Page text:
Media and Entertainment

High-performance computers can come in real handy in 4K content creation. Creating 4K graphics and videos requires some serious computational power.

Academics and Research Labs

Universities working on AI and ML algorithms need to simulate their models. Having a platform that can accelerate simulations can do wonders.

Academicians need to train and test their models, which may take hours or days together. To keep up with conference deadlines, having a high-performance computer can speed up the process.


What if you are not a computer science engineer who is training machine learning algorithms every day? Is there anything you should be concerned about?

The answer is yes.

Nvidia’s RTX series GPUs support another brand new feature by Nvidia called DLSS (Deep Learning Super Sampling). DLSS uses deep learning algorithms to render graphics at low resolution and upscale it to higher by denoising. With DLSS turned on, your PC can render games at say 1080p and upscale it to a resolution of 1440p.

Of course, the quality would not be as good as native 1440p, but the FPS boost you get with DLSS makes it worthwhile. It can be said that DLSS 1.0 wasn’t great; a lot of details were lost during upsampling. But since Nvidia introduced DLSS 2.0, things have changed in the right way.

The technology has been around for quite some time now, but only a handful of games support DLSS or even Ray Tracing. Control, Shadow of the Tomb Raider are some of the games that do support DLSS and Ray Tracing.

Upcoming titles like Call of Duty Black Ops: Cold War, Cyberpunk 2077, and Watchdogs Legion will support this tech as well. It is getting increasingly difficult for previous-gen hardware to keep up with the demands of newer games.

If you’re interested in checking our GPU Benchmarks, you should look at out Graphics Card Rankings.

With the announcement of Nvidia’s Real-time Ray tracing gen 2, maintaining both 4K resolution and 60 FPS has become a challenge. Only the best GPUs can comprehend this fast-growing requirement.

Ray Tracing is a super-intensive process. To deliver playable FPS with RTX turned on, the game developers have to put a huge amount of work to optimize the games. The addition of denoising algorithms adds to the burden. Tensor cores will aid the Ray tracing cores are expected to improve AI de-noising in the future.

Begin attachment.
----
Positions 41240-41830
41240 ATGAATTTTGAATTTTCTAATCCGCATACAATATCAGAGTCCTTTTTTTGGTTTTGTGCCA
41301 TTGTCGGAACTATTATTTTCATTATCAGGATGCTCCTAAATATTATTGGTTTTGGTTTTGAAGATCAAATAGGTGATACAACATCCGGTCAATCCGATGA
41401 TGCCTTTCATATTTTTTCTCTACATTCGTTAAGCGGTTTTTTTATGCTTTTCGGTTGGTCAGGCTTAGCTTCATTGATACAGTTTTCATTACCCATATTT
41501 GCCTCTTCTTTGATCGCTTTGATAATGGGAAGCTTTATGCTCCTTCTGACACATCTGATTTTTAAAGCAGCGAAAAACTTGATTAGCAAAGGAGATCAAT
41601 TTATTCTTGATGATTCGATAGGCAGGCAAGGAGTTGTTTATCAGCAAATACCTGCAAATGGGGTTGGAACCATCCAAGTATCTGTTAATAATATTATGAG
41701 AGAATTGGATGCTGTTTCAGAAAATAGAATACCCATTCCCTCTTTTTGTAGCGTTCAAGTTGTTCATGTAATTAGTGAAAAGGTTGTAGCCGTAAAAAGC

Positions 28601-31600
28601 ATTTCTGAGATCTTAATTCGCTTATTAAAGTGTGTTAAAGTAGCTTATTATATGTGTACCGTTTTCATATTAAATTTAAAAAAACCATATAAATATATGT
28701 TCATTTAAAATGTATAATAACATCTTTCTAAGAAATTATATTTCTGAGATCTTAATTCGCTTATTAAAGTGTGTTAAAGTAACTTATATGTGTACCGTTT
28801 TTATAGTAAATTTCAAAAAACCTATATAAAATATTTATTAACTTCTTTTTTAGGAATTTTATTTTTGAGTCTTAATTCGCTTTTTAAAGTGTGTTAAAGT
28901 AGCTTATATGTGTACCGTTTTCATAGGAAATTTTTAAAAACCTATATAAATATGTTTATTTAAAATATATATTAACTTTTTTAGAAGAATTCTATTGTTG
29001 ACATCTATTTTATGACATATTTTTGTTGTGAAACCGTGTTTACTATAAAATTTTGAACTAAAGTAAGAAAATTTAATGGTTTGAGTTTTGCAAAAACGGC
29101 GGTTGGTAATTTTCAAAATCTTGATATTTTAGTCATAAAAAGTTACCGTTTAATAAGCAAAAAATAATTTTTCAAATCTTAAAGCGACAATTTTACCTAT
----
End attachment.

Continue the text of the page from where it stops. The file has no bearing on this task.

Though most of these processes are still being carried out on CUDA cores, the Ray Tracing Cores and Tensor Cores will soon play an essential role in the process.

    Specialized ASICs for machine learning

General-purpose processors are known to offer poor performance for machine learning and deep learning applications. There has been an increase in interest in developing ASIC (Application Specific Integrated Circuit) for Artificial Intelligence applications. Google is one such company that has developed its own tech for this purpose.

Google’s TPUs

Google has developed TensorFlow Processing Units (TPUs) with a similar purpose. The second generation of Google’s TPUs is called Cloud TPUs. These processors are built specifically for training neural networks. They are application-specific.

The search giant has provided a cloud-based platform that lets users run their training models on the cloud. The user doesn’t need to own a TPU to use its functions; Google allows anyone to rent a TPU for a fee and run machine learning algorithms.

Nvidia doesn’t see it as a threat as long as Google uses these TPUs for their own applications. Still, Google not using Nvidia’s processors does have a significant impact on Nvidia’s business as Google could have been a big customer if not the most prominent customer ever. The day Google starts selling these chips, it would give a tough competition to the oldest GPU maker.

    Are they worth the hype?

It is tough to provide a black and white answer to this question. Nvidia’s Geforce RTX 3000 series GPUs offer outstanding performance in AI applications. It makes perfect sense to buy one if you are working in this field. Google’s own AI platform Tensorflow supports acceleration with the help of Tensor cores.

Given that they offer features available in Nvidia’s Quadro lineup at a fraction of their price, Geforce RTX cards are a pretty good choice for Machine Learning and AI enthusiasts.

Another way one can take advantage of Tensor Cores is through a Cloud provider such as Amazon AWS or Google Cloud. This is helpful to those who don’t want to invest in a high-end PC.

Even after years of release, Tensor cores are found on a small number of high-end consumer graphic cards. GPUs like the Geforce 16 series still don’t have them. Intel and AMD don’t offer them in their GPUs. However, they will likely develop an alternative to Nvidia’s Tensor Cores in the upcoming years.

With these RTX GPUs, small businesses, engineers, and students can start studying and experimenting with machine learning. In the future, we might even begin to see ASIC for handling machine learning-related tasks.